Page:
That’s easier than you might think. I’m not an astronomer but a photographer. So if I can do it, you can too. Also please note, my explanations might not be scientifically or astronomically correct, but they’ll get you there 😉.
At best you first find the Milky Way. If you cannot immediately see it with your naked eye, there are also apps that will help you find it. You can use the above mentioned PhotoPills, but there are other apps too, like Stellarium, etc.. If you have a recommendation, please leave a comment, I’ll happily edit the post to include them.
Another way would be to search the web for the exact direction, but that is pretty cumbersome to be honest. Getting an app is much easier.
OK, back to the Milky Way. Perseus is not in the most photographed area of the milky way (the galactic center), but rather on the opposite side. So follow it across the sky, and just above where it hits the horizon, there is a pretty bright cluster (the so-called Alpha Persei cluster). That’s part of the Perseus constellation. The brightest star being Mirphak (or Alpha Persei), one of the brightest stars in the night sky. North of New York City (Naples in Europe) that star never sets. If you are using one of the above mentioned apps, you can also use their search function to search for Alpha Persei, or Perseus in general. That will make it even easier.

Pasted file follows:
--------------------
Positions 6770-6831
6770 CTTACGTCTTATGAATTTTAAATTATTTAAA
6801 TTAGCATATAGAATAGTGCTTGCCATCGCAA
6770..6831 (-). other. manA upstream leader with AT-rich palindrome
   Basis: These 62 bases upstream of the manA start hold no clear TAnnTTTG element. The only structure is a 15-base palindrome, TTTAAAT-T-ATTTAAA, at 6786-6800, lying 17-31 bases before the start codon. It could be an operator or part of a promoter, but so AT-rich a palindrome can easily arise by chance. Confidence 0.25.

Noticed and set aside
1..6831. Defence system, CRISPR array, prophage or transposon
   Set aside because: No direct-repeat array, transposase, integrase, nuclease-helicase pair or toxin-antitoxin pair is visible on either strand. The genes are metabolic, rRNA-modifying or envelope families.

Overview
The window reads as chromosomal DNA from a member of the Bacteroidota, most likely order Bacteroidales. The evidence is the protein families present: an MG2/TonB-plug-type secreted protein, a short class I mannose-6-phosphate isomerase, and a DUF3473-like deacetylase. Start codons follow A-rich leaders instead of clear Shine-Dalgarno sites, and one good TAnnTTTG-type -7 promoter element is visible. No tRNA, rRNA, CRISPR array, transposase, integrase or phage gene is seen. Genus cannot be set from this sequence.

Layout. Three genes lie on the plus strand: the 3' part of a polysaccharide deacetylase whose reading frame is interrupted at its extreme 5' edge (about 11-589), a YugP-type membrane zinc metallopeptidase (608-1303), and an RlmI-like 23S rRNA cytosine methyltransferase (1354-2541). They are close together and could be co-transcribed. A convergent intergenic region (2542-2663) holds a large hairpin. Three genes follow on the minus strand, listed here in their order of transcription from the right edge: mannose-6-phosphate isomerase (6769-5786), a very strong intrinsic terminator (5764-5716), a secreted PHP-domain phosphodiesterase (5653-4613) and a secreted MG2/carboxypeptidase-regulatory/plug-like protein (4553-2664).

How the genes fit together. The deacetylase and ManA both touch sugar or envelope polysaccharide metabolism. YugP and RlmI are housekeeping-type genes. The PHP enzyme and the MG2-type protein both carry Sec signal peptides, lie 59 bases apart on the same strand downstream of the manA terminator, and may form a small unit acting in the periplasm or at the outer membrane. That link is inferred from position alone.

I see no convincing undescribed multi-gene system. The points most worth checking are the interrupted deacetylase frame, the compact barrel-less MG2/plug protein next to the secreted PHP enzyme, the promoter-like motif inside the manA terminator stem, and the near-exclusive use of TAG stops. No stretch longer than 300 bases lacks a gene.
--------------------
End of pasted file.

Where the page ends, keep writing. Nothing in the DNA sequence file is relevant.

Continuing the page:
And the other option, is to shoot in the exact opposite direction, right towards the galactic center of the milky way.
Camera Settings for the Perseids Meteor Shower
The camera settings for a meteor shower are no different than for regular Milky Way shots. So if the weather is good, you have a few days to practice that. At the moment the visibility of the Milky Way is great, because the moon is new and not on the horizon during most of the night.
Why could that be an issue? Because the moon creates a lot of light pollution, just like bigger cities do. So you also want to be as far away from cities or towns as possible for the best results. To find great locations, I’d recommend using a light pollution map. The above images were shot at a so-called Bortle 3 location, so a rather dark sky. But in the background are the suburbs of Vienna, so not actually the best place either.
Since you should know by now that a bigger aperture will let more light into your camera and you probably understand that it’s pretty dark at night, you will use the smallest f-number your lens supports.
The shutter speed for the perseids is in fact also a constant that depends on your lens.
Too long shutter speeds will create star trails because the stars move faster across our horizon than you might think. Too short shutter speeds will not let enough light in and create a dark exposure.
So you want the longest shutter speed, that doesn’t create star trails.
There are several different formulas for that, and for example PhotoPills that I mentioned before will do the calculations for you.
The easiest formula is the so-called 500 rule.
To get your shutter speed, divide 500/focal length.
So if you for example use a 25mm lens, you can use a maximum shutter speed (remember shutter speed=exposure time 😉) of 500/25=20sec.